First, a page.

Gunmen on Monday killed a gubernatorial candidate in a highway ambush, just days before an election in violence-stained northern Mexico that he was expected to win.
The killing of Rodolfo Torre, running in the state of Tamaulipas under the banner of the Institutional Revolutionary Party, or PRI, further shook Mexico amid wide concern that drug-trafficking groups are increasingly flexing their muscle in politics through money and intimidation.
Torre is the highest-ranking candidate assassinated in Mexico since presidential hopeful Luis Donaldo Colosio was slain in Tijuana in 1994. Colosio also belonged to the PRI, which at that time ruled Mexico.
Torre’s killing appeared to be a brazen new challenge to authorities as the federal government carries out a nearly 4-year-old crackdown against drug cartels. In a sign of the high stakes, President Felipe Calderon was flanked by the nation’s top security officials when he went before cameras to condemn the assassination, labeling it the work of organized crime.
“This is a crime not only against a candidate of a political party but against democratic institutions, and therefore it demands a united and firm response from all of us who believe in democracy,” Calderon said. “We cannot and should not allow crime to impose its will and its perverse rules.”
State officials said elections in Tamaulipas would go forward Sunday as scheduled.
Torre’s slaying came a month after the disappearance in the central state of Queretaro of Diego Fernandez de Cevallos, a power broker in Calderon’s National Action Party, or PAN, who once ran for president. One theory is that Fernandez was seized by an organized crime group.
“The cartels want to show they can reach anyone at any time and in any place,” said George W. Grayson, a Mexico expert at the College of William & Mary in Williamsburg, Va. “Now they’ve really increased the ante by killing Torre.”
The PRI’s national president, Beatriz Paredes, said the killing clouded Sunday’s vote. But, she declared, “nothing is going to intimidate us.” It was not yet known who will run in Torre’s place.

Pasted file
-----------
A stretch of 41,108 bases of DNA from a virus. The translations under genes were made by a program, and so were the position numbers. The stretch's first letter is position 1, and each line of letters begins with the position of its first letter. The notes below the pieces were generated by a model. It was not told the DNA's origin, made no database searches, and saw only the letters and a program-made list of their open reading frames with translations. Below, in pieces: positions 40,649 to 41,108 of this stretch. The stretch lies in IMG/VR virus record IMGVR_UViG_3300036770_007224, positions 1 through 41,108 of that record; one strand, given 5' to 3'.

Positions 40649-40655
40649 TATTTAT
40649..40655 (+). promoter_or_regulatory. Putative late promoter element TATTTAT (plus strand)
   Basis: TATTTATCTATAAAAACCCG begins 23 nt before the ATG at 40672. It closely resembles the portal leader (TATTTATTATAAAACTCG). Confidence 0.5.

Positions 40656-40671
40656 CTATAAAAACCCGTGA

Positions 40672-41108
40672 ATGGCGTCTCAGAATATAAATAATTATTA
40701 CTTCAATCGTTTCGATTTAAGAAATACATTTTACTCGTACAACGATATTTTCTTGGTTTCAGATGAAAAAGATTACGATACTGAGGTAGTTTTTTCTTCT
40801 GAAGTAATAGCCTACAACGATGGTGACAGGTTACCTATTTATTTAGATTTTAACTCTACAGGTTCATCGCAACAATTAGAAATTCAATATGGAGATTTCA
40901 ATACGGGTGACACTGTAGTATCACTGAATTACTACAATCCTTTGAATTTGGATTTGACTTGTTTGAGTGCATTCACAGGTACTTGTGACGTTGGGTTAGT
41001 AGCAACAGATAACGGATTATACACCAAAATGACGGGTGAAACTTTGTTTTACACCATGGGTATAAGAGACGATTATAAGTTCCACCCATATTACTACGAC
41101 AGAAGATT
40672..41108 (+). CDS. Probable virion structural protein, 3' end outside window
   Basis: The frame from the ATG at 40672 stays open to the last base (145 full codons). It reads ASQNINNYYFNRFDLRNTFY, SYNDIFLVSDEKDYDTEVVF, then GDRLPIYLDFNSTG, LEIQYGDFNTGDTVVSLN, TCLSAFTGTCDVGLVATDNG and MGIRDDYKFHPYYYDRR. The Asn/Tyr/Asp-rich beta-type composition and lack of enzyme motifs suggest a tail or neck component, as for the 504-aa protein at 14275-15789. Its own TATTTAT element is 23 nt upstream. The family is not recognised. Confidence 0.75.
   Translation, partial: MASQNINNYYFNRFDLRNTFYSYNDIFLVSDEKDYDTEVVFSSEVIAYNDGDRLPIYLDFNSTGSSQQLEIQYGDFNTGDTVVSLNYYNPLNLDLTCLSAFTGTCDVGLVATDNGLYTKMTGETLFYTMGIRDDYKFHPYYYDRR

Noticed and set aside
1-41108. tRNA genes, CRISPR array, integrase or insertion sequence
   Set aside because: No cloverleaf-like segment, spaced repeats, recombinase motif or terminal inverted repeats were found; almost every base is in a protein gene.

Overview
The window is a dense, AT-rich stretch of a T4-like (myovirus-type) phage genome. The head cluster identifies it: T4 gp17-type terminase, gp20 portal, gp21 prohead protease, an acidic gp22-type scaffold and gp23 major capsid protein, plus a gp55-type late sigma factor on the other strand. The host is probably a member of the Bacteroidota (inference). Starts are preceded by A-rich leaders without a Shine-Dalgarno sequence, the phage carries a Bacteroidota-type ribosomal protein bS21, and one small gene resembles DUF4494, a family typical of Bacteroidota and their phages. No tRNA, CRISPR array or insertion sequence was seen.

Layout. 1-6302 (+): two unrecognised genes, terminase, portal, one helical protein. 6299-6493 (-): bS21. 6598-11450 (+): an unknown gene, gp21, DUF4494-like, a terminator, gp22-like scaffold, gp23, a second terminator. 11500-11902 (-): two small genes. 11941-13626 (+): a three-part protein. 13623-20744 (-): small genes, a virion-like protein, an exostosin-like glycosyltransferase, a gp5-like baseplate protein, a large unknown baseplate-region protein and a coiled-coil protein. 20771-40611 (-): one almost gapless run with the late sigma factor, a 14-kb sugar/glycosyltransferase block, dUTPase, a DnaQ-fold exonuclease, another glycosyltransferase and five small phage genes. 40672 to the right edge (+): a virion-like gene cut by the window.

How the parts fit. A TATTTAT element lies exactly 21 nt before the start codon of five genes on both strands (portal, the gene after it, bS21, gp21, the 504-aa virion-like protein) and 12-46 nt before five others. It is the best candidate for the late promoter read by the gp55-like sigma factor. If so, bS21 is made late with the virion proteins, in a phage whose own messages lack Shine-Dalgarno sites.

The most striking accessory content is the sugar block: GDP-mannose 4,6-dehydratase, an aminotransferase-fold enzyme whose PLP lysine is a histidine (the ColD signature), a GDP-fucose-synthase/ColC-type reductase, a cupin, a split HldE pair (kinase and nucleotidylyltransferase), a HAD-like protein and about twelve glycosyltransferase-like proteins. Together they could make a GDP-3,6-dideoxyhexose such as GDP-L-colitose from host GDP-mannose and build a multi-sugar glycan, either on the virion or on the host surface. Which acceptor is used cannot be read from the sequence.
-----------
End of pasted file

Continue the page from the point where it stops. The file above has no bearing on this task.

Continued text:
The PAN said it was suspending campaigning in Tamaulipas.
One of the PRI’s most reliable strongholds, Tamaulipas is a crucial drug-smuggling corridor where governors have long been suspected of cozy relations with traffickers. It is one of 12 states that will be picking new governors.
Torre and four members of his campaign team came under fire as they traveled in a convoy to the airport outside the state capital, Ciudad Victoria. Mexican television showed bodies covered by sheets and strewn on a rural road next to SUVs festooned with Torre campaign ads.
Tamaulipas, on Texas’ southeastern border, has in recent months been rocked by fighting between the Gulf cartel and former allies known as the Zetas. It has also seen violence directed at candidates; in May, a PAN mayoral candidate in the town of Valle Hermoso was fatally shot after receiving threats.
Fears that traffickers might manipulate races in Tamaulipas prompted the PAN’s steering committee in Mexico City to pick the party’s candidates there rather than leave choices to local members.
Polls gave Torre, a 46-year-old congressman, a huge lead over Jose Julian Sacramento Garza of the PAN.
The silver-haired Torre appeared Sunday at party gatherings in Ciudad Victoria and the town of Altamira to mark the final leg of the campaign. He was headed to the border city of Matamoros for a separate event Monday when he and aides were intercepted.
Torre, a physician, ran atop a three-party coalition led by the PRI. He had also held top state health posts in Tamaulipas.